Providing Social Enrichment Opportunities

 

I’ve written about the importance of enrichment how giving your dog outlets for normal dog behavior like sniffing is important and how enrichment isn’t optional. Often we overlook social interaction as part of our enrichment plan. Remember, dogs are social creatures so let’s not overlook giving them opportunities to be social with us (and members of their own species and sometimes other species!) as part of our enrichment for them.

Clients also think they have to do a lot of different enrichment things, or try to exhaust their dog through enrichment. While enrichment can be brain work (think, crossword puzzles for dogs) and can help tire your dog out, that’s not the goal of enrichment. Enrichment is so much more than just puzzles, and food toys. Enrichment is ensuring we are meeting all of a species needs including social interactions, nutrition, mental stimulation, species-specific behaviors, vet care, grooming and hygiene and more!

Social enrichment is “the practice of facilitating contact with dogs and other species, especially humans.” (Young, Environmental Enrichment For Captive Animals, 2003). Dogs are generally social creatures and can enjoy being social with humans, other dogs and often other species. (This is going to depend on and be determined by your individual dog.) Many dogs are people dogs and prefer the company of humans to other dogs, while other dogs are dog dogs and can’t get enough of their own species. Whatever your dog prefers, is fine and the social interaction opportunities we give our dog are what I mean when I talk about social enrichment. And sometimes there is crossover, like grooming is social, time spent with you and also ticks off physical enrichment/well-being. Enrichment activities don’t always fall into just one category.

And yes, even if your dog lives with housemates, they still need opportunities to socialize with other dogs. I find when people have two or more dogs they don’t feel compelled to provide other dog socialization opportunities. But this is like saying a human child has siblings so they don’t need other playdates or interactions with other children. If you have a dog-social dog, providing ample opportunities for interactions with other dogs is good for your dog and can reduce problem behaviors like leash reactivity from frustration.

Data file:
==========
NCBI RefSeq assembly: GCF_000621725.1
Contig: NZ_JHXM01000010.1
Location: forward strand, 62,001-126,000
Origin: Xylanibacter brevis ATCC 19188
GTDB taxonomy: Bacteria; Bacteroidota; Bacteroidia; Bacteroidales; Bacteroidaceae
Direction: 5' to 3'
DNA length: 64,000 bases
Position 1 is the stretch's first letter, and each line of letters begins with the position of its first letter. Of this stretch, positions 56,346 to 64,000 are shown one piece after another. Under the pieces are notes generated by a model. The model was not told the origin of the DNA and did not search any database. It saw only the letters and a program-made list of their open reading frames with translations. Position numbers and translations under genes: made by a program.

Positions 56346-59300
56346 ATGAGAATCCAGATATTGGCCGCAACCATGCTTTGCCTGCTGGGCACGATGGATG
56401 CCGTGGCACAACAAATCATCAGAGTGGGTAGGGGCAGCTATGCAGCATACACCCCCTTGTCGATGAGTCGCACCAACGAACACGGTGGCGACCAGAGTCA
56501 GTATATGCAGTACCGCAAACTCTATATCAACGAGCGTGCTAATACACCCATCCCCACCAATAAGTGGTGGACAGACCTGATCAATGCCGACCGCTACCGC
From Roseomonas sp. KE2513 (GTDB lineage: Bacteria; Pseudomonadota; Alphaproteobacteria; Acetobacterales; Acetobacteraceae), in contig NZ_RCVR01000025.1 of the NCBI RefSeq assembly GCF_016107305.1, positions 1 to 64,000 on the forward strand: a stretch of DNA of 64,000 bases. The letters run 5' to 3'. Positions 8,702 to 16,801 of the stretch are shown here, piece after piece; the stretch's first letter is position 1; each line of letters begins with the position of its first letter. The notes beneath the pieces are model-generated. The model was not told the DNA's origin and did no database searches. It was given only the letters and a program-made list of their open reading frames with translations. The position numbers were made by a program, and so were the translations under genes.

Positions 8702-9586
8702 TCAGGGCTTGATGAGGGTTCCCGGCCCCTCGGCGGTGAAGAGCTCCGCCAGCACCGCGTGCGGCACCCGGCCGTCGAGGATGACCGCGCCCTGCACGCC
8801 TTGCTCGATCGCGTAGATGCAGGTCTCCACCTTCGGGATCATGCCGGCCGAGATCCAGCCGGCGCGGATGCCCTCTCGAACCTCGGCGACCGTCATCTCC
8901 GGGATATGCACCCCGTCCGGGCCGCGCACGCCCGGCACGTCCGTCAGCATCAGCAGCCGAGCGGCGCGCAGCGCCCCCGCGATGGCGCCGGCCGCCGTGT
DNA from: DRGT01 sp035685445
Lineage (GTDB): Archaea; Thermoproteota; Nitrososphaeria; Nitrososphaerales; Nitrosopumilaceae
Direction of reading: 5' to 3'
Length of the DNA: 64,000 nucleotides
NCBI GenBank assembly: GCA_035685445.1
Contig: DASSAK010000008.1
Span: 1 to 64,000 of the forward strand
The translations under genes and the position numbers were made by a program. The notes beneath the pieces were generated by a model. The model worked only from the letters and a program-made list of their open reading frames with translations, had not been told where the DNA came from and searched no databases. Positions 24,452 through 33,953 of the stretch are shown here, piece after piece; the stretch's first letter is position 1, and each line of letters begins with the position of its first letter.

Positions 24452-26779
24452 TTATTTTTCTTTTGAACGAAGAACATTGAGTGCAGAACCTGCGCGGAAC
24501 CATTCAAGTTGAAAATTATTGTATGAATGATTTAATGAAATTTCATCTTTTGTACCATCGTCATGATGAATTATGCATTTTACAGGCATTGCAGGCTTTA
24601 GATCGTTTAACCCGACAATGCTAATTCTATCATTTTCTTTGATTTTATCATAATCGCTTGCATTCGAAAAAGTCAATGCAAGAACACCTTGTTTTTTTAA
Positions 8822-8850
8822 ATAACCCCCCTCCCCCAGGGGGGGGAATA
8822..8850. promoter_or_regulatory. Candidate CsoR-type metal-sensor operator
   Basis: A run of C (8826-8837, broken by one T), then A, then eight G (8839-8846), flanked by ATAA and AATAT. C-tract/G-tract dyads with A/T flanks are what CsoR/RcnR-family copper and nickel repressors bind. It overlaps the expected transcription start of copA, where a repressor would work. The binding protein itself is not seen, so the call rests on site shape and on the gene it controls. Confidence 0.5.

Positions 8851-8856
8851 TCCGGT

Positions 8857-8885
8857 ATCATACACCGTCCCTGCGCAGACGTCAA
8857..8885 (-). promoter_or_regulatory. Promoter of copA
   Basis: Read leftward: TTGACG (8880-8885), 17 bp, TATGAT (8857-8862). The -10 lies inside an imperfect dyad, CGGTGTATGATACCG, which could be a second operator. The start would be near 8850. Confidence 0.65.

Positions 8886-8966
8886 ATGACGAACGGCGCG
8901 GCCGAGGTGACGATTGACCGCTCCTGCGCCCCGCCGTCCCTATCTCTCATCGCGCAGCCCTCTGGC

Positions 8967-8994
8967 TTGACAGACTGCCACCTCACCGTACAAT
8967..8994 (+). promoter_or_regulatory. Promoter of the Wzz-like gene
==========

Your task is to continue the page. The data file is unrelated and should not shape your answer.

Here are some social enrichment ideas:

  • Snuggling
  • Petting
  • Grooming
  • Visiting a new place
  • Going to a pet friendly store, outdoor restaurant or brewery
  • Playing with toys
  • Training classes like agility, nosework or tricks
  • Training basic skills
  • Walks
  • Doggy Daycare
  • Dog Park
  • Dog play dates
  • Walks with other dogs
  • Interactions with other species

Enrichment, social and other types, can also help fearful dogs build confidence by teaching them how to interact with their environment in a safe way. I love food toys and scatter feeding for enrichment opportunities but no dog should have to work for all their food, especially fearful dogs. We don’t want to force a dog to engage with us just because they’re hungry. It’s one of the reasons I don’t encourage hand feeding fearful dogs. And if you need a refresher on how to greet a dog (hint: it’s not sticking out your hand for them to sniff!), read it here.

There should always be some “free” food offered if the dog wants to “vote with their feet” and choose not to engage with us. This is the concept of “agency.” Having agency means, the animal (dog, human, whoever) has some level of control over the environment and has the ability to make choices, where there’s at least two choices that both result in a desirable outcome. So the choice of only getting food if the dog approaches a scary stranger isn’t agency. Getting food if the dog opts out and moves away from the stranger also needs to result in food, or something else equally reinforcing to the dog. Another example – nail trims. If the dog only gets a food reward for allowing a nail to be trimmed but doesn’t get anything when they opt out and ask for a pause, this isn’t agency.

While social enrichment is often overlooked, we do want to be careful that the dog is consenting to and having a benefit from the social interaction we’re offering.  If you and your dog are struggling and need more one-on-one guidance, please schedule your session today! Be sure to sign up for my free weekly newsletter so you don’t miss out on free tips, videos, personal stories, client successes and more!

Happy training!

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